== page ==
Captain Thomas William Eric Dixon M.C. M.M.


The Great War Memorial 1914 - 1918 at All Saints Parish Church, Babbacombe, Torquay, England, shows fifty five men, and one of the inscribed names is T.W.E. Dixon MC MM of the 4th CMR.


Thomas was born at 'Ashton', Babbacombe Road, Torquay, England, on January 8th, 1893, being the third child of William and Grace Dixon. The 1891 Census shows each parent to be "living on their own means". In addition to two older siblings the household included three servants. Later in 1895, on September 9th, a fourth child was born - Gerald, who would later also become a Lieutenant, as Thomas did, in the 4th Canadian Mounted Rifles.


Thomas was educated at Berkhamsted Grammar School, which at the time was a private boarding school in Hertfordshire. In 1903 Thomas, aged 20 years, and Gerald, aged 18 years, emigrated to Canada and settled in Toronto. A later news story in the Toronto Star reporting Thomas' death said -"Both boys were born in Devonshire England, but came to Canada in their early youth, when they were adopted by Mr. and Mrs F. Whadcoat Baylis of 143 Major Street, Toronto". Some records show Thomas' and Gerald's name as incorporating the name of Baylis.


At this time both Thomas and Gerald were under the legal age of consent of 21 years. It can only be assumed that by being 'adopted', (sponsored- it gave them the opportunity to become Canadian nationals.


At the outset of war in Europe and the mobilisation of Canadian forces, Thomas, now aged 22 years, and Gerald, enlisted on the February 11th, 1915, into the 4th CMR. Thomas' Regimental number was 109309 and Gerald' 109308. What is interesting is that Thomas gave his next of kin as his mother, and now shown as living at Hatfield Lodge, Devons Road, Babbacombe, Devonshire. However Gerald gave his next of kin as Mr. Fredrick Baylis in Toronto.


From here the brothers shared similar military experiences for the next couple of years. On June 2nd, 1916, Thomas and Gerald crept into 'no-man's land', taking shelter in a bomb crater. For the next twenty four hours, and against all odds surviving the regiment's darkest day (the Battle for Mount Sorrel) they crept in and out of the German lines collecting vital intelligence. For this bravery, the next day both were commissioned in the field to the rank of Lieutenant. In addition to the promotion both were awarded the Military Medal.


By April 1917 (with Gerald having since been struck off strength from the regiment in October 1916) Thomas found himself as Scout Officer at the battle of Vimy Ridge, where again he distinguished himself, being awarded the Military Cross. In June of 1917 Thomas was appointed as Adjutant of the Division Training School, and promoted to the rank of Captain in September. However this posting was short lived when he was recalled to the front as 'B' Company Commander in December 1917.


The next that is known about Thomas is recorded in the Regimental Diary for 1st - 8th August, 1918:


The Battalion marched from Abeele to La Clytte [now Klijte-Dorp], relieving the 15th Hampshires within sight of Kemmel Hill on the South-West side of Ypres on the 1st. On their left was the Essex Battalion, 6th Division, and on the right, the American 106th Regiment [formerly the 23rd New York Infantry Regiment], attached to the 41st Division. On the 2nd, now in full view of the enemy on higher ground, no movement was permitted in daylight, bringing the need to sit tight in the trenches in dismal wet conditions. Around 6am on the 3rd saw Capt. T. Dixon MC MM killed by a shell striking "B" Company HQ. Capt. Poyser was wounded. The early hours of the 4th saw the Battalion relieved by the 12th East Surreys and moved to Wippenhoek, near Abeele. They were now part of the Fourth Army, making this their third transfer in 38 days: June 30th saw them moved from 1st Army into the 3rd Army, and then on July 29th into the 2nd Army, and thence on the 4th into the Fourth Army. A 4th CMR "original", Capt. Dixon joined as a private and rose to Captain. His funeral was held at Wippenhoek Cemetery [now at rest in Lijssenthoek Military Cemetery] on the 4th. Marching to Poperinghe, the Battalion boarded 40 lorries at Nieurlet, North of St. Omer, arriving there early on the 5th.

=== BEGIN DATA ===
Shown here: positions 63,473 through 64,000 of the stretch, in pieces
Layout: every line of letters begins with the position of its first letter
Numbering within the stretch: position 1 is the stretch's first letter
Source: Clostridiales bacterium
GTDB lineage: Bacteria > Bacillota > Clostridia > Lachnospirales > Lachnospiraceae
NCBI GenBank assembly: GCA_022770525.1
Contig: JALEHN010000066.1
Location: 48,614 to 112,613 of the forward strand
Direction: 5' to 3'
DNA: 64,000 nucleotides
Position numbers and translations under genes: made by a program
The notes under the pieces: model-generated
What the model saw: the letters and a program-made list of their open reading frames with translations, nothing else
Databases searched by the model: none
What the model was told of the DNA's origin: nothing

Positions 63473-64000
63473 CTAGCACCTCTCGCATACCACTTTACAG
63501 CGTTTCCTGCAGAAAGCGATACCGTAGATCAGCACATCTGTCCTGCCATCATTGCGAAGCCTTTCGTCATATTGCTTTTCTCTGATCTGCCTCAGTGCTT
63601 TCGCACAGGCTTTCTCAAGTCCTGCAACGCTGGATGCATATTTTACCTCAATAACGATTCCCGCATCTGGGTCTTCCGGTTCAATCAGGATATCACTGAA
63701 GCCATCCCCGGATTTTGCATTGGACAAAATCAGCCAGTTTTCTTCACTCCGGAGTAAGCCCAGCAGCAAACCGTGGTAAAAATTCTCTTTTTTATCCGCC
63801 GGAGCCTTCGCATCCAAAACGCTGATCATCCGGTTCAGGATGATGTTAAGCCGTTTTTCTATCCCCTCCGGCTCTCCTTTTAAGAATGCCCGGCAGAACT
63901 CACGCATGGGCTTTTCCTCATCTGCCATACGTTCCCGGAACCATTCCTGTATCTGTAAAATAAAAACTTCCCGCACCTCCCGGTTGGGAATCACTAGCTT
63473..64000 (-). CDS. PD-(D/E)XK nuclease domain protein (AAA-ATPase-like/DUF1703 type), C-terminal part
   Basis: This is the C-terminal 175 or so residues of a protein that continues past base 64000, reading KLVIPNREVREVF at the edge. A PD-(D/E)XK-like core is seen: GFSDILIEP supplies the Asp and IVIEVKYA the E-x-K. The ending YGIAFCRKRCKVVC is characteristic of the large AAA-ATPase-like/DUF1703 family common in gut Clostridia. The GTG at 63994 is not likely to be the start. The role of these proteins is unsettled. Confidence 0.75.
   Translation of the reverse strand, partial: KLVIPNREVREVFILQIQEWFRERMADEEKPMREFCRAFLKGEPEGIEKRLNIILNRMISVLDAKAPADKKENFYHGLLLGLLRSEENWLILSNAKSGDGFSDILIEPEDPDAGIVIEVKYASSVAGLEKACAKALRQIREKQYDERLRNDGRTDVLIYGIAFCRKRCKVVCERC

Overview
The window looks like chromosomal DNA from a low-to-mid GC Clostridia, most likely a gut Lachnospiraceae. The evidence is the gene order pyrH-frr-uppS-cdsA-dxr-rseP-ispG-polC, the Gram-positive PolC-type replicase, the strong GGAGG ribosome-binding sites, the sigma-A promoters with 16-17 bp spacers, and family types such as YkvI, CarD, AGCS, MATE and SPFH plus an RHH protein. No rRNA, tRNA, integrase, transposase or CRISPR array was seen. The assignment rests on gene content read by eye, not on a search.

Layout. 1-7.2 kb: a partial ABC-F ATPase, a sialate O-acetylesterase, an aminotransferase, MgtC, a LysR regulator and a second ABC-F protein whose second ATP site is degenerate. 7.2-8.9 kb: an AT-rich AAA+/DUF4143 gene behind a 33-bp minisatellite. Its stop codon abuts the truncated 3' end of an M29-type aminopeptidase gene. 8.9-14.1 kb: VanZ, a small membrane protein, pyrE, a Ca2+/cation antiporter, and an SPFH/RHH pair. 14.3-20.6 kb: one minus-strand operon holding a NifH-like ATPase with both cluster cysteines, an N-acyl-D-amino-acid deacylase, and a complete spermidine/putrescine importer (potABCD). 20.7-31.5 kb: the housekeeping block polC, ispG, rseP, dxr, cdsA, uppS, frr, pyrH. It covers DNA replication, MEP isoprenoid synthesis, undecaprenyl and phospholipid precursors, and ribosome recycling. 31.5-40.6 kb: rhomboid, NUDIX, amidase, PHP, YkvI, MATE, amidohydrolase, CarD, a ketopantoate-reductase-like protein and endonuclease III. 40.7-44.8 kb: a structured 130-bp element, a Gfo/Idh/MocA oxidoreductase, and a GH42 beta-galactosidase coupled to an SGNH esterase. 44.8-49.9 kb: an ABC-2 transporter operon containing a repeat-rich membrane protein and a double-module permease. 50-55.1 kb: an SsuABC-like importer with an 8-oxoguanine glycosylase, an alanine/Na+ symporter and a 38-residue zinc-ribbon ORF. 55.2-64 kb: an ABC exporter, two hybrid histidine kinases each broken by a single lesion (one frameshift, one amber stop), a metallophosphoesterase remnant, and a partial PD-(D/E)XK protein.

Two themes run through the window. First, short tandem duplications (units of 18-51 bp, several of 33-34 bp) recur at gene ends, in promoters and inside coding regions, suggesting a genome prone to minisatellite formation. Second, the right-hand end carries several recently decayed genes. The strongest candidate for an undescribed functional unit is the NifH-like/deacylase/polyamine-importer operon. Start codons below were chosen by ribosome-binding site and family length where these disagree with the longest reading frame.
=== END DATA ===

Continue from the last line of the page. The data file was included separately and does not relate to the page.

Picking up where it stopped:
Although mentioned several times in the extensive Regimental History by S. G. Bennett, this entry for August. 3rd, 1918, recorded the high esteem Capt. Dixon was held in (and consequently is used in the Canadian archive records reference to him):


Second-in-Command of the Company. Captain Dixon was one of the most popular officers in the Regiment. He had been with it since its inception and had risen from the ranks to command a company and had been through all the vicissitudes of the Battalion. When the Battalion was relieved early the next morning, a squad of Captain Dixon s old scouts volunteered to carry out his body. They got back to billets in the Wippenhoek area before dawn and at 8.00 a.m. a funeral service was held in Wippenhoek cemetery. The pipers played "The Flowers of the Forest" for the lament and the bugles sounded The Last Post. Thus the Battalion paid hasty tribute to an officer and a gentleman.


In three years Thomas had risen from Trooper to Captain and awarded the Military Medal and Miltary Cross, truly and outstanding achievement. Thomas now lies in the Lijssenthoek Military Cemetery, between Boeschepe and Poperinge. His final resting place XX. I. 23 is just inside the main gate on the right hand side plot. In Babbacombe, Thomas will be remembered each Remembrance Sunday when his name will be read aloud along with the other men of Babbacombe who lost their lives in the two world wars. A heroic son of Babbacombe, and an adopted son of Canada.






Biographies with great thanks to John Cannon.